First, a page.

How Do You Know Which Candidates Prioritise Protecting Farmland?

As voters, what can we do to help protect farmland this election season? First and foremost, we need to understand how we can hold the next municipal government accountable. Take a look at candidate’s responses to the Thriving London survey. Then, use our question list below to gauge your candidate’s familiarity with and commitment to farmland preservation.  After that, review our list of other actions you can take to support farmers.

Engaging with Your Candidates

Sample questions:

  • How can you ensure that issues related to agriculture and farmland conservation are routinely on the agenda when discussing land development?
  • How will you respond to pressures to change the urban growth boundary to allow for more development on currently protected land?
  • How do you plan to work with other municipalities to promote the protection of agricultural land?
  • How do you plan to engage with farmers about issues related to land access?
  • How will you balance the needs of urban and rural residents and make policy decisions that are mutually beneficial to these groups?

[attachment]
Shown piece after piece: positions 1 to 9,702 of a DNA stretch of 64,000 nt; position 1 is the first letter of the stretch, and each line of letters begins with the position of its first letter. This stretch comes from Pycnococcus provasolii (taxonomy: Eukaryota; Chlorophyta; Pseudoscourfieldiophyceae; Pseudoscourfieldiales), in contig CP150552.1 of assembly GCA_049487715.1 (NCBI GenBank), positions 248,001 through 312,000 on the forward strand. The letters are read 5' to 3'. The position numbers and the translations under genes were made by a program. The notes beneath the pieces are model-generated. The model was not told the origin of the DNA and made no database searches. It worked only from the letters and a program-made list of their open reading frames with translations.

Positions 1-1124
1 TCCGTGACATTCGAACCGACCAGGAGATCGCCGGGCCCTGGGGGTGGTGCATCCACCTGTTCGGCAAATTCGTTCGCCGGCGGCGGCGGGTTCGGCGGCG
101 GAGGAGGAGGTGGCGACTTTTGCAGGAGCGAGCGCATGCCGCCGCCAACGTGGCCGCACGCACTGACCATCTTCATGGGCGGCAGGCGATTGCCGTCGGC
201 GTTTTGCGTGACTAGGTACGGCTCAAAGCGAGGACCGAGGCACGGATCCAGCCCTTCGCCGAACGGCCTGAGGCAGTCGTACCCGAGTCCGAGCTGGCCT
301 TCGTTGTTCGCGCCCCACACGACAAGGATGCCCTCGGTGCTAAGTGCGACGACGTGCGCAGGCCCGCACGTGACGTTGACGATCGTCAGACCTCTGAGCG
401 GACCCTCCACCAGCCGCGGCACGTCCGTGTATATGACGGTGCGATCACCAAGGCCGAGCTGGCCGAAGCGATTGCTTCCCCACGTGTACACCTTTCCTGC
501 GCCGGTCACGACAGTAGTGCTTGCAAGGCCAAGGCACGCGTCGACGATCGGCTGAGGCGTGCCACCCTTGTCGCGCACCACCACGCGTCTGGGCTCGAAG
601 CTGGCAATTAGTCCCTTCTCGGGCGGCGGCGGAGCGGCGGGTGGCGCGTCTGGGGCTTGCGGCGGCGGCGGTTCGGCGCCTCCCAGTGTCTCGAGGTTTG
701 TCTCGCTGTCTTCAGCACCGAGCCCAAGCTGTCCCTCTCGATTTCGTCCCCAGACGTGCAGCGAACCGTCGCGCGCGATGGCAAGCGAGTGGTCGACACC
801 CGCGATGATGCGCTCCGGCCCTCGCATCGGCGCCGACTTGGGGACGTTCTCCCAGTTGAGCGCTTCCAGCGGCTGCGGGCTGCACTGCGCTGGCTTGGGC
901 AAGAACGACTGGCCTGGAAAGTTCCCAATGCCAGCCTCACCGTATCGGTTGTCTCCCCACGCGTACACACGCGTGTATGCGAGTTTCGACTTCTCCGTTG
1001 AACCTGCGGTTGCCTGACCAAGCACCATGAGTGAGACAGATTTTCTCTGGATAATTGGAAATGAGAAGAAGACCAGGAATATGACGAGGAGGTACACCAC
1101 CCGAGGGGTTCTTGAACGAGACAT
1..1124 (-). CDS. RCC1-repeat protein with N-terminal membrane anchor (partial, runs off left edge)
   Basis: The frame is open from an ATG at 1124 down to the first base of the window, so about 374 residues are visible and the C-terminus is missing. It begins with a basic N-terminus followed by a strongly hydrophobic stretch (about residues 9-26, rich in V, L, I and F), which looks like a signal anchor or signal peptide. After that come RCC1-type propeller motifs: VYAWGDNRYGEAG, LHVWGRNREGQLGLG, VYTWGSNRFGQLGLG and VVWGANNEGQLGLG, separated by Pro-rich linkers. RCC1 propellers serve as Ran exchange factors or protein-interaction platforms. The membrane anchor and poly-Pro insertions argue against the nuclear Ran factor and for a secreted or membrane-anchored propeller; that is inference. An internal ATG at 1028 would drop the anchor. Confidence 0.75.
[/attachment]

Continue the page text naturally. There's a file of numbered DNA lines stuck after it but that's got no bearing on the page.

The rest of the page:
• How do we overcome the seeming ‘divide’ between rural and urban spaces, and see agriculture as part of a system that includes both?
    • How will you balance creating affordable housing with protecting agricultural land?

What if your candidate asks you for your resources? You can always direct them to us at info@mlfpc.ca. We’ve also curated a list of resources for policy makers that you can email to your leaders:

Other Ways to Support Farmers and Farmland


London has more farmland than other municipalities, but there is pressure to turn that land into housing or commercial properties. Our next city council needs to balance development with preserving our agricultural land so we can house and feed our community. Voting for councillors who prioritise this balance is vital for protecting the future of London’s food system. To learn where your candidates stand on preserving farmland, review responses to the Thriving London survey and use our question list to talk with your candidates directly.

Finally, check out our list for ways to support farmers and local food.

Written by Siobhan Watters
Edited by Julissa Litterick

Leave a Reply

Your email address will not be published. Required fields are marked *